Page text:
Library staff member Deanna Larson recently caught up with Australian author Stephanie Dowrick. The following is their fascinating conversation:
Do you remember the first journal you ever wrote in? What did it look like? Did you ever read back over it and what were your feelings about the person you were then?
Like many journal writers, I began writing when I was a teenage girl. I do still have that first journal – a “Dear Diary” kind of book – and am aware of what’s in it without wanting to re-read it I feel great compassion for the girl I was – so unsure despite seeming rather loud and confident on the outside! In retrospect, I am grateful that I was able to pour out some of my true feelings into the accepting space of a journal.
Journaling is an intimate activity, and while we have ultimate control over who will read our journals (if anyone), it can still be difficult to reveal ourselves on the page. Why is that, do you think?
Many people have real difficulty trusting the value of what they write – or genuinely valuing who they are. They may be afraid that the “self” they will discover is not someone they can like. But this is never the case. The distance that journal writing gives allows for compassion as well as insight. And writing ABOUT those fears in your journal, as well as in the face of them, is almost magically helpful.
Often, too, people have been given constraining and misinformed messages about writing at school or college. “Is my writing ‘good enough’?” Journal writing truly can change that also. All the exercises in Creative Journal Writing are designed to silence or address that limiting “inner critic” and to loosen up how the person writes and especially how she or he thinks ABOUT writing so that it becomes a fail-safe and rewarding activity.
The book’s exercises give the new or the experienced journal writer all kinds of opportunities to look at things from a different angle and to ask fresh, sense-focused questions that “wake up” memories or current observations in new and often very surprising ways. This means the journal’s blank pages are not any longer daunting; they can literally become a place of welcome.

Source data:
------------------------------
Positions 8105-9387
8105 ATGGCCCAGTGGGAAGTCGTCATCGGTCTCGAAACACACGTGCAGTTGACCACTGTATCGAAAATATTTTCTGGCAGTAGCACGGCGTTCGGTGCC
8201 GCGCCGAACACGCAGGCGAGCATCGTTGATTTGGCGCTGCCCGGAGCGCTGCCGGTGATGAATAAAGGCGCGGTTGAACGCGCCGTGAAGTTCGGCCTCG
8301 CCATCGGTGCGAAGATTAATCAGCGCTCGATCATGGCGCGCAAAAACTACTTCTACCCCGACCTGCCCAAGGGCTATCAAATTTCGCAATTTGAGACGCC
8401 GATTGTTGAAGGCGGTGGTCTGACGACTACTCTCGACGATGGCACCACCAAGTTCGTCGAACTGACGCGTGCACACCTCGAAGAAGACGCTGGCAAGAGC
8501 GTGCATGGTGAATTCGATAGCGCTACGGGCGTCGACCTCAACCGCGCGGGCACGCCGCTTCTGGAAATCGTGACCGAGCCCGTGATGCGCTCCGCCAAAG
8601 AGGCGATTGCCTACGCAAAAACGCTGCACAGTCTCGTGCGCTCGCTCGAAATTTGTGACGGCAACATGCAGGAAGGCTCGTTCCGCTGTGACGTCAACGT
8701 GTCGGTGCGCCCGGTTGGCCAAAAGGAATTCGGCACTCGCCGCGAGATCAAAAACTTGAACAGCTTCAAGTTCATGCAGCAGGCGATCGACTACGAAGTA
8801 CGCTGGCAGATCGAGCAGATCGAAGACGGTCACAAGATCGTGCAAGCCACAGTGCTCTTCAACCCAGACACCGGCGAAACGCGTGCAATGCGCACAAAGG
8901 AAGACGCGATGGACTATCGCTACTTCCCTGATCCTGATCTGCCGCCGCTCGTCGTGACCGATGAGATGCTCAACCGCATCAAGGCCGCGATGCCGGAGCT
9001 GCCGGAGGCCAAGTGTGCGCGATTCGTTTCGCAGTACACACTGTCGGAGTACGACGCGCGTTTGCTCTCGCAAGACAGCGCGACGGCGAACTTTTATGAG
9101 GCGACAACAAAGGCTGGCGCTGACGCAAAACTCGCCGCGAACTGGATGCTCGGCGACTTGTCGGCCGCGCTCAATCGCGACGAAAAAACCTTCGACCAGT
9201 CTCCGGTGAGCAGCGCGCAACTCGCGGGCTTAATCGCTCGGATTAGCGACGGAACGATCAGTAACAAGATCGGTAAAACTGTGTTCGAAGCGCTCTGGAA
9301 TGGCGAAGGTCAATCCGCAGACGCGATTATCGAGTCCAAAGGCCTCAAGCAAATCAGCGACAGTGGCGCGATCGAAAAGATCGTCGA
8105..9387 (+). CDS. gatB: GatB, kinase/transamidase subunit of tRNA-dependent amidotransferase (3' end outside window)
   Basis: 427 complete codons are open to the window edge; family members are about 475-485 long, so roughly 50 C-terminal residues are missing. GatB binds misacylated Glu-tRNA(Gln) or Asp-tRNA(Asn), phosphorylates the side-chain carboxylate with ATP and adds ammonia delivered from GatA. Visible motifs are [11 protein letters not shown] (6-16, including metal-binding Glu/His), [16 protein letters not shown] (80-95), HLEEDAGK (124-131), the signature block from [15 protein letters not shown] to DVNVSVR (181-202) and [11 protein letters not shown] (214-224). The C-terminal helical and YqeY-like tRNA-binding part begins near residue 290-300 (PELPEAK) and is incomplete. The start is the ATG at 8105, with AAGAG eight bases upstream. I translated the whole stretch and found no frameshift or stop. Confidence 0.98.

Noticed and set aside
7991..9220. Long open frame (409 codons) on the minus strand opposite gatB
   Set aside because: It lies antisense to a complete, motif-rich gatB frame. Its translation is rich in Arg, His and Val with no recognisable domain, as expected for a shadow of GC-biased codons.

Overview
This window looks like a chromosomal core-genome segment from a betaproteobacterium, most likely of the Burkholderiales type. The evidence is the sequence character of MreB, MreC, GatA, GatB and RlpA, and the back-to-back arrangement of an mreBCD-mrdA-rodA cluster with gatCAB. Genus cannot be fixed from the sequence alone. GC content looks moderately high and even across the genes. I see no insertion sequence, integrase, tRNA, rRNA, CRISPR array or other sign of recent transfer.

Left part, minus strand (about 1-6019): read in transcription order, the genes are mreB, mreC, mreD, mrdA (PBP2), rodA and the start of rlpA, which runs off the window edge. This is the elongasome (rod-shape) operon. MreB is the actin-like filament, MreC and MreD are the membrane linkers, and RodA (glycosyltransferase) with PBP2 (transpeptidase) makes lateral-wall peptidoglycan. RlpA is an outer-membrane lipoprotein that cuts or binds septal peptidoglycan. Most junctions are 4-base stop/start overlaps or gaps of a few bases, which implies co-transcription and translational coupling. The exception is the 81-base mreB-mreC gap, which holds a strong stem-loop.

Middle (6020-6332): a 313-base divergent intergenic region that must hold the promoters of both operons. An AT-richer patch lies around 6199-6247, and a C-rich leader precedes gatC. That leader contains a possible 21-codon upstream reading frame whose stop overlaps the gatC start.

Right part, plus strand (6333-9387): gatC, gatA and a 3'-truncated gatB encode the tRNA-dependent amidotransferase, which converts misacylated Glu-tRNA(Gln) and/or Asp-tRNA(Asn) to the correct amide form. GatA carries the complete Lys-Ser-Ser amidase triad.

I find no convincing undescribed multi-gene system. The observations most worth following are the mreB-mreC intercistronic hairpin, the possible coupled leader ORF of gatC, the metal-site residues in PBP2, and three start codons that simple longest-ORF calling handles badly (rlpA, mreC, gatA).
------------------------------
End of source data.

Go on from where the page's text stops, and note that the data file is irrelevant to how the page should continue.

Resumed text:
It helps a great deal in this “loosening up” phase to draw on the experiences also of other journal writers and that’s also what I am offering here: my own experiences and some wonderful snapshots from others’ experiences. It was so delightful to gather up those stories from a wide range of keen journal writers. I did that through my Universal Heart Network – sending out an S.O. S and getting amazing stories back.
The variety of stories also affirms that there is no “one right way” to write a journal. As I say in the book, discovering YOUR way, is immensely rewarding and very much where the liberation of your creativity comes in. Writing a journal in this way is fresh and original. That always lifts your spirits. It is certainly not the equivalent of painting by numbers or writing to a formula; it is genuinely freeing – even of the way you think.
Why do you think so many people find it difficult to accept the non-judgmental possibility in that “empty page” invitation of a journal? Writing about “nothing” seems the biggest challenge of all! Is it contradictory to give a journal a theme or structure of some kind, like sketches for a short story or essays or other writing forms? If it functions as a “rehearsal” for other writing, does that change or negate its benefits?
Most people are truly unused to situations that are non-judgmental. Even within the privacy of their minds, they may be on 24-hour “watch” from a highly critical point of view. This is a profound issue that has inevitable and often very painful effects on the ways that people think about themselves and connect with other people.
Discovering that it is possible to be observant and self-encouraging rather than ceaselessly judgmental, critical (and anxious), is literally life-changing. It makes a huge difference also to how people perceive and relate to others. You see, with obsessive judgment comes so much painful competitiveness and also a hyper-vigilance about what is wrong, rather than what is right. Gradually this becomes a way of life, rather than living more co-operatively and compassionately with ourselves and others.